The example of Constantius was imitated later by other emperors, such as Constantine VII Porphyrogenitos (913-959), John Tzimiskes (969-976), and Romanos III (1028-1034), who cared for the existence and proper functioning of the Leper Hospital which, thanks to the initial efforts of Saint Zotikos, served numerous lepers and made their lives as humane as possible.

His life and disposition give us the opportunity to highlight the following:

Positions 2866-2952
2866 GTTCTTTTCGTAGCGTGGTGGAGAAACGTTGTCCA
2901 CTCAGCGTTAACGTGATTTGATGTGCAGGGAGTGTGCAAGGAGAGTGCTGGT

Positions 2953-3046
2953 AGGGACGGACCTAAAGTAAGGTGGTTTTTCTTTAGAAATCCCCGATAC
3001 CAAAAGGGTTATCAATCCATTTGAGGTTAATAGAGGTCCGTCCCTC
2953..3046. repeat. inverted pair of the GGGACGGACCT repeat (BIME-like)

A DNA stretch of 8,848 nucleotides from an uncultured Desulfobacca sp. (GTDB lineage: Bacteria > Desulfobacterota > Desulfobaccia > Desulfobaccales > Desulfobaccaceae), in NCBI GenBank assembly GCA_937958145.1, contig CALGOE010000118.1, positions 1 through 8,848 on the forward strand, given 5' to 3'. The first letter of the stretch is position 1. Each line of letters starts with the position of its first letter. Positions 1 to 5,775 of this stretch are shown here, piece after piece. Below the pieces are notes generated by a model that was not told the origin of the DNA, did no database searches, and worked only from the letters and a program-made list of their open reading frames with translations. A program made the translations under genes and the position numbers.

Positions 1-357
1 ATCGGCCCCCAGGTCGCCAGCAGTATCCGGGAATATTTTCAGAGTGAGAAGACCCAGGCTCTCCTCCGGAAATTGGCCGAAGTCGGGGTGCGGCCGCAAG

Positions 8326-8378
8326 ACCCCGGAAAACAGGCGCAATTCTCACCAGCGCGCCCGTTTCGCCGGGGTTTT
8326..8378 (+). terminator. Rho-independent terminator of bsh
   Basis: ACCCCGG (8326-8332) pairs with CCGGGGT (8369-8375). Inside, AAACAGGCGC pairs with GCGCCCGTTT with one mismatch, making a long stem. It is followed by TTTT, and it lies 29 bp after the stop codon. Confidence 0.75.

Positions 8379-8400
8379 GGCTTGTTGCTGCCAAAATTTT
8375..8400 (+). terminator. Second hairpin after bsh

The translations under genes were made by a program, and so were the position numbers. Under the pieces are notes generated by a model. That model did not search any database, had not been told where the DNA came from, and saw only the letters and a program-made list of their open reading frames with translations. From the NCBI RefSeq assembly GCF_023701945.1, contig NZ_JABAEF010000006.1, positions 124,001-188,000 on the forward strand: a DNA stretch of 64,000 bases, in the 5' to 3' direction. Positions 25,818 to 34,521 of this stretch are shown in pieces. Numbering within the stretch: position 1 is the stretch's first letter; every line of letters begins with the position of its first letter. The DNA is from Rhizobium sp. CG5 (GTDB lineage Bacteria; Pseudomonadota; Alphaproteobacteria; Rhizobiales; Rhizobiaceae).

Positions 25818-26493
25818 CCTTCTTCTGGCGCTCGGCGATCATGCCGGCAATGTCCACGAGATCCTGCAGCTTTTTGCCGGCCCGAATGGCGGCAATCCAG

Leprosy is an infectious disease and was until the middle of the last century incurable. Unfortunately, for many centuries this created a racist mentality among people, which created also too many problems for the families of patients and for society at large. The aversion to patients with the disease of leprosy resulted in the isolation of lepers, with all that it entails. That is, it separated married couples and even parents from their children, and children from their parents forever, since they usually never saw one another. It was, that is, a singular death, since lepers in their isolation were in fact the living dead. When they left their homes they said goodbye to their loved ones knowing that there was no chance for their return. That is, there was no way for them to come out of quarantine unless some sort of miracle was done, or if in the meantime a drug was developed that would cure leprosy. Faint hope always existed, since hope dies always at the end, however reality was harsh, since daily life was intolerable and inhumane. This is why they accepted manifestations of love from healthy people, whenever it occurred, as if it was manna from heaven.